The sphinx was a vow of the Naxians and dominated the sanctuary of Apollo, on an Ionic column 12.10 m high. The mythical figure, a symbol of chthonic divinity and heavenly power, is represented with the body and legs of a lion, with the breast and wings of a bird and the head of a maiden. Her hair is long, taped across the forehead and falling in elaborate buns, while her demonic face is brought to life with large almond-shaped eyes and a coy smile, the era-typical ‘archaic smirk’.

Details of the anatomy and decorative elements on the chest and wings were indicated by engravings and color. The work is a typical example of Naxian sculpture in its heyday, the 6th century. e.g. The base of the sphinx was carved in 328-327 BC. resolution of Delphi, by which the Naxians were given the right of pre-oracle, i.e. the right to precede when receiving oracles from the oracle of Delphi.

Siphnian Treasury Frieze

The Siphnian Treasury Frieze of Delphi is a famous ancient Greek artwork that adorned the treasury building of the island of Siphnos at the Sanctuary of Apollo in Delphi, Greece. It was created in the 6th century BCE and is considered one of the finest examples of Archaic Greek sculpture.


The Siphnian Treasury was a small building constructed to house valuable offerings and dedications to the god Apollo. The treasury was built with marble and featured decorative friezes on its exterior. The frieze is a continuous sculptural band that wraps around the upper part of the treasury’s walls.

The frieze of the Siphnian Treasury depicts various mythological and historical scenes. It consists of multiple relief panels depicting gods, heroes, and mythical creatures engaged in various activities. The scenes depicted include the battle between the gods Apollo and Heracles with the giant Tityos, the abduction of Helen by Theseus and Peirithous, the fall of Troy, the Amazonomachy (battle of the Greeks with the Amazons), and the Centauromachy (battle of the Greeks with the Centaurs). These scenes are intricately carved and showcase the artistic skill and storytelling abilities of the ancient Greek sculptors.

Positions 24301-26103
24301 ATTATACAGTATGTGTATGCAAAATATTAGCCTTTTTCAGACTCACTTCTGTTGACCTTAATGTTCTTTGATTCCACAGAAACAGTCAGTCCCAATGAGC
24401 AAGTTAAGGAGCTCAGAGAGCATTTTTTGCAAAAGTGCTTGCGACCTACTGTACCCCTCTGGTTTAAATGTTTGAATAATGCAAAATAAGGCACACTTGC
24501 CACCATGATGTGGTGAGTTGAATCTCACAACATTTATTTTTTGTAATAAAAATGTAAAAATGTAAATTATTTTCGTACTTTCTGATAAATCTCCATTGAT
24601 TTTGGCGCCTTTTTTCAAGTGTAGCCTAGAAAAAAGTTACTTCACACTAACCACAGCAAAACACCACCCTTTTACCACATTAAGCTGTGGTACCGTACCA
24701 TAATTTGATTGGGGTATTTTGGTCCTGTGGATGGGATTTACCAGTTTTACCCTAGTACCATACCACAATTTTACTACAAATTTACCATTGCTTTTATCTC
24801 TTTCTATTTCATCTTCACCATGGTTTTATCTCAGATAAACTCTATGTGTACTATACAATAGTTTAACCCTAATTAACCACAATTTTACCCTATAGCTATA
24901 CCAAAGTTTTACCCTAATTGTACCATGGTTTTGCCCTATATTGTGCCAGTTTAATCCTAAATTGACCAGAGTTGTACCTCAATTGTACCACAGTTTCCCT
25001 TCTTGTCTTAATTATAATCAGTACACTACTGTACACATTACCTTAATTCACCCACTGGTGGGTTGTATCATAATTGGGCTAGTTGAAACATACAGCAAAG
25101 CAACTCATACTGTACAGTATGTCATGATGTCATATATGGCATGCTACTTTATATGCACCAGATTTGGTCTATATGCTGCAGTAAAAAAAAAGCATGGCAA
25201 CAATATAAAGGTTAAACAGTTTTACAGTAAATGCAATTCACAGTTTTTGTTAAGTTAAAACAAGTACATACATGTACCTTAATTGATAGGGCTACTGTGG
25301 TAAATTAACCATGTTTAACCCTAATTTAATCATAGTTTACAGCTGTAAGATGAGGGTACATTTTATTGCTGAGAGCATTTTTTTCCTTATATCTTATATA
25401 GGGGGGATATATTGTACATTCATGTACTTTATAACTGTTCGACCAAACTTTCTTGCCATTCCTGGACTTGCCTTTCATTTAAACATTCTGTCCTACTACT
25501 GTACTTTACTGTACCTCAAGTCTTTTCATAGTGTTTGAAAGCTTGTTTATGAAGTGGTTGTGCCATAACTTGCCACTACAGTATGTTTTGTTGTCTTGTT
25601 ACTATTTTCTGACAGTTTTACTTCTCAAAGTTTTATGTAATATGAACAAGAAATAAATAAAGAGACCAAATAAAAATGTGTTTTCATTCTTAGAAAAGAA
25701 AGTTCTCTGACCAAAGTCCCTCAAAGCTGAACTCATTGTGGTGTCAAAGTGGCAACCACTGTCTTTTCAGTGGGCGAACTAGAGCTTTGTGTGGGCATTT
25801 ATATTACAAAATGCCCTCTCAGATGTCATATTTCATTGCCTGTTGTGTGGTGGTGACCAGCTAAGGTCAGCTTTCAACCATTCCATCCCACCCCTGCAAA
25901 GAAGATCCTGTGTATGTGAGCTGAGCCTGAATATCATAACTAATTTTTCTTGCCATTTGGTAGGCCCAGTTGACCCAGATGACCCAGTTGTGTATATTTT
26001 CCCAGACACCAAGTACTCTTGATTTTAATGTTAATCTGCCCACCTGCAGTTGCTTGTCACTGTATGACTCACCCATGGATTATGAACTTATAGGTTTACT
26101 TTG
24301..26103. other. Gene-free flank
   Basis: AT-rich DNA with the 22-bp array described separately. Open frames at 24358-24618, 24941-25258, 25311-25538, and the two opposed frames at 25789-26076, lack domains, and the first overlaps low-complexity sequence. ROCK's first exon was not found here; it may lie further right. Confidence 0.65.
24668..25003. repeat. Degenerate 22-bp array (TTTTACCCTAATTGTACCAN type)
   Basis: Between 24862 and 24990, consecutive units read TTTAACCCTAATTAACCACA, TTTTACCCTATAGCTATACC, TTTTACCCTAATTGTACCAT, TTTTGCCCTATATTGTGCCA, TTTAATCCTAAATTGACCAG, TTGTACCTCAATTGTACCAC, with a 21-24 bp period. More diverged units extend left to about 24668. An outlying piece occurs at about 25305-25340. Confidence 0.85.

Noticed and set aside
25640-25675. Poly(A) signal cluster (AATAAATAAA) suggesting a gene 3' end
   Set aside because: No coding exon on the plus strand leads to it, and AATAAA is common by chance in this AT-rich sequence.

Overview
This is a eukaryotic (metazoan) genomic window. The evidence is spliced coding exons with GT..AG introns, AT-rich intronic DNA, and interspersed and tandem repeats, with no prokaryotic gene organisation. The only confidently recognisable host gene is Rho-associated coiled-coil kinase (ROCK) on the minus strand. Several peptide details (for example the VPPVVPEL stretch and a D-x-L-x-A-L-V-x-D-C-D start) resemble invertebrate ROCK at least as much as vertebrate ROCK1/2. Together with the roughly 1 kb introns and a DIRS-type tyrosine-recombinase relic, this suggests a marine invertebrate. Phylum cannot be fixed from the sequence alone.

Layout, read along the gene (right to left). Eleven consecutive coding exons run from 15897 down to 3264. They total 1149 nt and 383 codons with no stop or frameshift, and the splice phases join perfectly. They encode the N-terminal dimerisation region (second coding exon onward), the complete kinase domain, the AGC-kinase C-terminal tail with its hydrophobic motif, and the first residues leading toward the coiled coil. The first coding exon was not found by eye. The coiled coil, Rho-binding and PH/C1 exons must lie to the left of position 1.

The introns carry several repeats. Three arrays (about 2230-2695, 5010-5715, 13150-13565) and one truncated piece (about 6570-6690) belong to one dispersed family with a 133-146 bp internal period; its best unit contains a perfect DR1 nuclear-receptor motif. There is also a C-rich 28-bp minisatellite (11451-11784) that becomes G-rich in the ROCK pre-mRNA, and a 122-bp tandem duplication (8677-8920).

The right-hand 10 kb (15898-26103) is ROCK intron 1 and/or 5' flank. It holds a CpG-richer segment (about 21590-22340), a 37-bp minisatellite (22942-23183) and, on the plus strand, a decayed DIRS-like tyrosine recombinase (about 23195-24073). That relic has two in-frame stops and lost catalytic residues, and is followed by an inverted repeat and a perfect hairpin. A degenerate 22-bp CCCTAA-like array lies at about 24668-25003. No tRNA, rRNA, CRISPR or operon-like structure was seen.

The Siphnian Treasury Frieze is significant for its artistic and historical value. It provides insights into the mythological narratives and cultural beliefs of the ancient Greeks. The frieze also demonstrates the development of Greek sculpture during the Archaic period, showcasing the transition from the rigid and stylized forms of earlier periods to a more naturalistic and dynamic style.

Today, the original frieze panels of the Siphnian Treasury are no longer in their original location. They were removed and placed in the Delphi Archaeological Museum for preservation, while replica panels are displayed on the treasury building at the Delphi site. Visitors to the museum can admire the exquisite craftsmanship and storytelling of the Siphnian Treasury Frieze, which stands as a testament to the rich artistic legacy of ancient Greece.

Treasury of the Athenians

treasury-of-the-atheniansThe reconstructed remains of a treasury dedicated by the city of Athens. It features intricate architectural details and is a testament to the wealth and power of ancient Athens.

The Treasury of the Athenians was a significant monument located in the ancient Greek sanctuary of Delphi. Delphi was renowned as the home of the Oracle of Delphi, a priestess who was believed to communicate with the god Apollo and provide prophecies and guidance to visitors.

The Treasury of the Athenians was one of many treasuries that were constructed by various Greek city-states within the sanctuary of Delphi. These treasuries served as repositories for valuable offerings and dedications made to the gods. They were often constructed in the form of small buildings, showcasing the wealth and artistic achievements of the city that built them.

The Treasury of the Athenians specifically was constructed by the city-state of Athens to house their offerings to the gods. It was built around 490 BC, following the Athenian victory at the Battle of Marathon. The treasury was dedicated to Apollo, the god of music, prophecy, and light, as well as Athena, the patron goddess of Athens.